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Generating simulated data that correctly matches the "real" data you are analyzing requires coordinating several different pieces of software with different inputs, which can be very complex to do correctly! MCWrapper provides a framework to simulate events in GlueX that simplifies some of the complexity.

Generating Simulations

The MCWrapper software can be run on a local batch farm or on the Open Science Grid (OSG) using this website. There is a pdf manual, but it is not fully up-to-date.

  • Generally you should start by submitting MC requests via the website.
  • Usually you will be generating simulations to study the efficiency for some reaction that you are measuring with data that has already been taken. You want to use the latest versions of the simulation software, but the same software that was used to reconstruct the data, so that the simulated data matches the real data. We keep up-to-date suggestions for which software sets to use for different data sets, follow these instructions.
  • The efficiency depends on the beam intensity, and therefore is run-dependent. You want to generate events spread out over the range of runs from a given data set.
    • Here are some common run ranges / RCDB requests: (GlueX Phase-I, Phase-II)
      • 2017-01: runs 30274 - 31057, RCDB query: "@is_production and @status_approved"
      • 2018-01: runs 40856 - 42559, RCDB query: "@is_2018production and @status_approved"
      • 2018-08: runs 50685 - 51768, RCDB query: "@is_2018production and @status_approved and beam_on_current>49"
      • 2019-11: runs 71350-73266, RCDB query: "@is_dirc_production and @status_approved"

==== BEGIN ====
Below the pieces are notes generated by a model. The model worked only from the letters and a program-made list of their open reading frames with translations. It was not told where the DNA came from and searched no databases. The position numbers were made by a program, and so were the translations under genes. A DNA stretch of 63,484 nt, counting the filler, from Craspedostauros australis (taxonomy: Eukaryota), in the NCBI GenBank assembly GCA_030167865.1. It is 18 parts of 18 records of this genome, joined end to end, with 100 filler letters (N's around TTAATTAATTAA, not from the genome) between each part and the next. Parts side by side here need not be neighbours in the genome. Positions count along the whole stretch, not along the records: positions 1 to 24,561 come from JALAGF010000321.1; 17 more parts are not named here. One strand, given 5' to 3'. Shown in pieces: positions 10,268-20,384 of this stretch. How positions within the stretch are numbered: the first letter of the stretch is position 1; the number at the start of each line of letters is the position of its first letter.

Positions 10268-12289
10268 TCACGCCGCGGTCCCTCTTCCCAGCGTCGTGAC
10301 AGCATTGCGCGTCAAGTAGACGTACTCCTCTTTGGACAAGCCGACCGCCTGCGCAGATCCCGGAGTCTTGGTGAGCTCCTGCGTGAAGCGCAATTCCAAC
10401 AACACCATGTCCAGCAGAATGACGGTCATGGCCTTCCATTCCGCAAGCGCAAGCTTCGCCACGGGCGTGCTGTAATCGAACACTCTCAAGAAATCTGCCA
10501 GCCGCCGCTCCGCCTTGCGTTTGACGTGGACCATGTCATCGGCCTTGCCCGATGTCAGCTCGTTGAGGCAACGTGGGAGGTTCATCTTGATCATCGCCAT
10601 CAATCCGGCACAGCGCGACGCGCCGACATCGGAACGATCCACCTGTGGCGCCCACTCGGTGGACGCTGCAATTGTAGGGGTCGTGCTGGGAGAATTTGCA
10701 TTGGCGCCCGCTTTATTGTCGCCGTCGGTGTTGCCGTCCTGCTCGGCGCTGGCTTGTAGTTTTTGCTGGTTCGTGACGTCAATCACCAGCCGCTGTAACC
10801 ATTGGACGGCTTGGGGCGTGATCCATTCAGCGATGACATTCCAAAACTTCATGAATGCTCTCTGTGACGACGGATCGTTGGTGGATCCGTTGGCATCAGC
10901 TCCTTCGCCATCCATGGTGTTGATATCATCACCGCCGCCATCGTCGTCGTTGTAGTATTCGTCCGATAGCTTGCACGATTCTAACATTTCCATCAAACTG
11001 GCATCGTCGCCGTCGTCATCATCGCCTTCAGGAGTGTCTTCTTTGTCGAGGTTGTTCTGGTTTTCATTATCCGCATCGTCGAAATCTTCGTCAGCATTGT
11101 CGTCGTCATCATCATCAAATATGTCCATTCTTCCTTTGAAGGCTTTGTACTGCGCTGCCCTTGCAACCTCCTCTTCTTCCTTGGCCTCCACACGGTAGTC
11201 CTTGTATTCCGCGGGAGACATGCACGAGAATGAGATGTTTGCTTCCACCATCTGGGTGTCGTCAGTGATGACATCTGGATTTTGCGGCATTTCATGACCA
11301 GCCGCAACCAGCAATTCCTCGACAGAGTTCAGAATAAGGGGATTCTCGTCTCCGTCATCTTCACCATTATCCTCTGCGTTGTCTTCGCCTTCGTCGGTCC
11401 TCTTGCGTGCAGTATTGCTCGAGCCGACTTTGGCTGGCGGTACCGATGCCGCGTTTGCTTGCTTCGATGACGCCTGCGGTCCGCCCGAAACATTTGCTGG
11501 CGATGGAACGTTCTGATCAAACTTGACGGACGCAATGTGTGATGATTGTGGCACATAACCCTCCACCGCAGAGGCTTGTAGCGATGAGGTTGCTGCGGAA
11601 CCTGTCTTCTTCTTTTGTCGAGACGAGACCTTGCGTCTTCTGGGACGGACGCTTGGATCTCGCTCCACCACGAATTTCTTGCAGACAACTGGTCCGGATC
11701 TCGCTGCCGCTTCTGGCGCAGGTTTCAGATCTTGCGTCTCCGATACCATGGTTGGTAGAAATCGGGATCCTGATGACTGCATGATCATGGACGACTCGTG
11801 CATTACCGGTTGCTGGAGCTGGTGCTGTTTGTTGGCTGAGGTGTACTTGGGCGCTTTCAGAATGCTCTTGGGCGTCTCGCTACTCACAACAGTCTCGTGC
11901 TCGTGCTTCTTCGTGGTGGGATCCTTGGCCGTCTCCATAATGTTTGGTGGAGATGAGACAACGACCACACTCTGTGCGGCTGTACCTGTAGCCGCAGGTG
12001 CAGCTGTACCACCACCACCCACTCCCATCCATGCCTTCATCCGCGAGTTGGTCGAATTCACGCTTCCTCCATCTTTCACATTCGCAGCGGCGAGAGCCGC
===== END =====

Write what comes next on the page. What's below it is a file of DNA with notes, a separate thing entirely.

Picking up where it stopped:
• You also have to pass a configuration file for the event generator you are using. Some example configuration files can be found here. Another set of examples is here (should save some common examples). Note that there are some dummy values for things like beam parameters that get filled in by the system.
  • After generating events, you can simulate additional particle decays using EvtGen. (more detailed documentation at the link)
    • To do this, select "decay_evtgen" in the "Post-processing" pull-down menu
    • There is room to specify a few different configuration files, but the only required one is the "decay_evtgen Config". This is the "user decay" file that specifies the details of the requested particles decays, as shown here.
  • Always use Geant4 - the Geant3 option is kept for development purposes.
  • You probably want to have some PART trees to analyze. Click the "Add Reaction" button to specify the same information that you supplied when requesting your analysis launch.
    • The analysis ROOT trees are made in a separate step from the data reconstruction, though they use the same software package (halld_recon). Under the "analysis version set" tag, select the version listed for your analysis launch under the "Analysis Launches" tab in the Private Wiki.

(will add some notes on running on the command line)

Managing Simulations

  • When you submit a request through the form, you will get an email with information about your request
  • Information about currently running jobs can be found on this page. Completed jobs can be found on this page.
    • MC requests are listed in a table, one request per line, with various summary information available
    • If you click normally on one of these table rows, additional tables below this main table will be filled with information on the individual jobs.
    • If you right click on one of these tables, you can perform various actions on the workflow, including getting a copy of the MCWrapper configuration file for the request, copying the parameters of the request for a new simulation request, cancelling the request, and declaring it done
      • There's usually a few jobs that won't finish for some reason. If your project is sitting at >98% complete for several days, just declare that it is done.
  • All of the files are saved on the JLab farm under /cache/halld/gluex_simulations/REQUESTED_MC